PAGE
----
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What It's Like to Join the Peace Corps After College & How to Do It

Posted Mar 18 2012 - 2:00pm
Tagged With: career profiles

What are the cons?

While the Peace Corps does everything in its power to keep its volunteers safe by offering excellent medical services when needed, volunteers' safety going into a foreign country cannot be 100 percent guaranteed. Recently, ABC News aired this story about a large number of women coming forward with stories of sexual assault while abroad and their feelings about the Peace Corps' handling of the incidents.

“A large part of being a successful Peace Corps volunteer is dependent on cultural integration,” said Alyssa. “Along with that, many may feel lonely and isolated from friends and family in the U.S. Depending on the host country, volunteers may have cell phones and Internet access, but communication with friends and family back at home and the news from the U.S. can be spotty. Volunteers are often challenged by the cultural or religious norms of other countries.

Other cons:

  • The language you learn could be only useful to the specific region you live in, and may not be practical in your later life.
  • The culture you live in could be overwhelming, and the living conditions will most likely be much lower that you’re used to. (While this is a good opportunity to gain worldly experience, culture shock can be very real! The Peace Corps’ living stipend provides enough to live in that community, i.e. you won’t starve.)
  • You have to say goodbye to loved ones (and even go through annoying things like selling a car, etc. to plan for a two-year absence) for two years, and then have to say goodbye to the people you befriend in your time of service.

“However, with the isolation and cultural challenges comes a greater sense of self and personal growth,” said Alyssa. “Overcoming two years of challenges and hardships helps people become better problem-solvers, as well as more tolerant, flexible and open-minded citizens of the world.”

What is it like to be in the Peace Corps?

What is it like to be in the Peace Corps? Generally, the experiences of volunteers widely differ depending on the job and country you live in. Every Peace Corps volunteer undergoes three months of training—mostly language training—before they begin their two years of service. The training takes place in the host country before the volunteer finds out what region and specific job they will be working.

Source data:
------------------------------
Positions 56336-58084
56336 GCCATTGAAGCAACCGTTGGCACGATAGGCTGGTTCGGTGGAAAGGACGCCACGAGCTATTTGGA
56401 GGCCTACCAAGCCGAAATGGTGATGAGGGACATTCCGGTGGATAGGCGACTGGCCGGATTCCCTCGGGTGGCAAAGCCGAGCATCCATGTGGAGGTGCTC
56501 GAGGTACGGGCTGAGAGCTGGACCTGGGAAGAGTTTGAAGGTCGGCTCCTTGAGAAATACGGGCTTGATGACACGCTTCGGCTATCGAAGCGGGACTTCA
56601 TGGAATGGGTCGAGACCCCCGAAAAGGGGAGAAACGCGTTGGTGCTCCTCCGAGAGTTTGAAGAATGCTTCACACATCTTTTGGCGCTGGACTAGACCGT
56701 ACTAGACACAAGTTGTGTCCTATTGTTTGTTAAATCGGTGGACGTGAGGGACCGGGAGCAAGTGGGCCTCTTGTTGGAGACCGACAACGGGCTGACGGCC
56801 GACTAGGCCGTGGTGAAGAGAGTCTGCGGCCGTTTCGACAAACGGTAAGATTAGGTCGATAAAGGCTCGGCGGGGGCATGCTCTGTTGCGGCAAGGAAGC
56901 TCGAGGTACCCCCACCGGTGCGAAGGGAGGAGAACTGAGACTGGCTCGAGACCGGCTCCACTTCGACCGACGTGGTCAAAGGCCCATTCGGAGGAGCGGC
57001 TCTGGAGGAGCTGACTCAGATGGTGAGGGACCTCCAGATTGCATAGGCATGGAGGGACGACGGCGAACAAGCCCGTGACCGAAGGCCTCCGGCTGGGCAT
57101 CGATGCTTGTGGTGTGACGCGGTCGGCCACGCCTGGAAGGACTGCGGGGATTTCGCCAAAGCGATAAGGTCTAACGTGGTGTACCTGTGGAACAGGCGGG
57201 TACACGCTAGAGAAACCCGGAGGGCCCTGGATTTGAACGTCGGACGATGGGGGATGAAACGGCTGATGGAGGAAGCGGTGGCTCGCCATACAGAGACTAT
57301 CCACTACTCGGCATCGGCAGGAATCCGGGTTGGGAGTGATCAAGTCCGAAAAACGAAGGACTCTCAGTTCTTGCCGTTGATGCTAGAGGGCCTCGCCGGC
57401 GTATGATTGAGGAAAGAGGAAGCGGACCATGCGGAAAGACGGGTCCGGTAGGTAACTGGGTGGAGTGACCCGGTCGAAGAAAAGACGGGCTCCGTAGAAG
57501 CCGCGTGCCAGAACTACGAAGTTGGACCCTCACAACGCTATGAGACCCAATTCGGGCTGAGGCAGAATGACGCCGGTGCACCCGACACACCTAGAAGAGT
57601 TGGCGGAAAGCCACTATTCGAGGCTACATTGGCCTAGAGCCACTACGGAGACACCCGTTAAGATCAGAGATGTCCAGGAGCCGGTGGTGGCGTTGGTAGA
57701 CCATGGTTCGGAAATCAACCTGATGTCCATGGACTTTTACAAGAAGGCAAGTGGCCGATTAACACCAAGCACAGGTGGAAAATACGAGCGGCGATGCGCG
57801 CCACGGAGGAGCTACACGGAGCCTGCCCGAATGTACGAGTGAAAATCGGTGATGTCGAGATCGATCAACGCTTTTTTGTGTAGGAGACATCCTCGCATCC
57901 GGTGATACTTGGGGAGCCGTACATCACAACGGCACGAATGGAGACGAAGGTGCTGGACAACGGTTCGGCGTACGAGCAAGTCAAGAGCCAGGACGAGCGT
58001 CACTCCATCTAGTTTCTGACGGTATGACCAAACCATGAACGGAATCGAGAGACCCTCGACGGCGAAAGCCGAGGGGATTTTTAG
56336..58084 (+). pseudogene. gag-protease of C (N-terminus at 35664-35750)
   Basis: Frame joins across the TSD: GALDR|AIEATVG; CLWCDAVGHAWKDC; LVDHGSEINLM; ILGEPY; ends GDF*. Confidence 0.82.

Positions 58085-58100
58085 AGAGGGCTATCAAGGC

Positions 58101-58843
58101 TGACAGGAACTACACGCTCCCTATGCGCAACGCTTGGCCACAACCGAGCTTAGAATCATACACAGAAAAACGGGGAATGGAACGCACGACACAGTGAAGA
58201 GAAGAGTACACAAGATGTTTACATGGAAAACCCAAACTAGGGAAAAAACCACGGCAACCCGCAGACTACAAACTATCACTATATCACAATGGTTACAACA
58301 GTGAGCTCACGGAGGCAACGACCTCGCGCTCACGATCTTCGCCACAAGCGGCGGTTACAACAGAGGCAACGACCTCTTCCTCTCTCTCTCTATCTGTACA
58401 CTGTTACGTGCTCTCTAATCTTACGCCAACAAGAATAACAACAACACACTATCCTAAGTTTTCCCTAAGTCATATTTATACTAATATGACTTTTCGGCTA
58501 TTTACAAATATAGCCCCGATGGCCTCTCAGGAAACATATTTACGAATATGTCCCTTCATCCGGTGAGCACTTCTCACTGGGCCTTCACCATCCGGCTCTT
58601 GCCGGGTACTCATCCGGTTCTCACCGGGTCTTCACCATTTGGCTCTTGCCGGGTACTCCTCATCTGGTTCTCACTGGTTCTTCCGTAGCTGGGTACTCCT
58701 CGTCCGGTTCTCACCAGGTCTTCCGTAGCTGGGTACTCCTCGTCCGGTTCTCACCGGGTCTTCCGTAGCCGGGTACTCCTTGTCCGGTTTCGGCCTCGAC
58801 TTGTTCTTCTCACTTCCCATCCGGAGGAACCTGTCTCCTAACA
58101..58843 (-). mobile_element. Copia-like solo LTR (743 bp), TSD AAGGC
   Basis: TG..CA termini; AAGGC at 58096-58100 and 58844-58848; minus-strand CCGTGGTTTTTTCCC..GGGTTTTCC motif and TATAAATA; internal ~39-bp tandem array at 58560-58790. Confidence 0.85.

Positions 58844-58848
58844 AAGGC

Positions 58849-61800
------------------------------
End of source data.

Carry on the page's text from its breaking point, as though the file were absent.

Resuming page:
Volunteers’ stories:

Check out photos, journals, and stories on the Peace Corps website

Volunteer blogs:

Nicaragua Notes – A blog by Alyssa Eisenstein, training in Nicaragua

Waid’s World – A blog by Michael Waidman, volunteering in Ethiopia

What happens after my service?

Volunteers are given “transition funds” after their service—generally $7,000+ (pre-tax)—to help in finding a new place to live and to pay bills/live on until you find employment. Volunteers are also eligible to keep an affordable medical plan for up to 18 months after coming back to the U.S. Education loans such as Stafford and Perkins can be deferred while you volunteer. Perkins loans can also be potentially cancelled—the percentage that will get cancelled depends on the amount of time you serve. The Peace Corps can also assist you in finding a job after your service, through networking events and an online newsletter with job announcements.

the peace corps banner flag crowd

“In my opinion, the best thing about the Peace Corps is the endless learning for everyone involved. It doesn't matter if you join right out of college or are a 65-year-old retiree, whether you've lived abroad your whole life or have never left the U.S., everyone has something to learn from another culture,” Eisenstein said. “Because other countries must request volunteers to come to their countries, people from other countries can learn a lot about the U.S. as well. Personally, I am looking forward to becoming fluent in a second language, making Nicaraguan friends, learning more about development work and global health, working with people from another culture to cause sustainable change, trying new food, sharing my (American) culture with Nicaraguans, living in new surroundings, traveling, and learning more about myself. And hopefully I'll make a difference or two along the way!”

Deciding to dedicate two years of your life to service is a HUGE decision, so if it’s something that at all interests you, talk with your friends, family and local Peace Corps recruiter to aid in your decision! Best of luck, collegiettes!

Sources

Peace Corps website [peacecorps.gov]

Danielle Rhodes, University of Minnesota Duluth ‘11

Alyssa Eisenstein, Northwestern University '10

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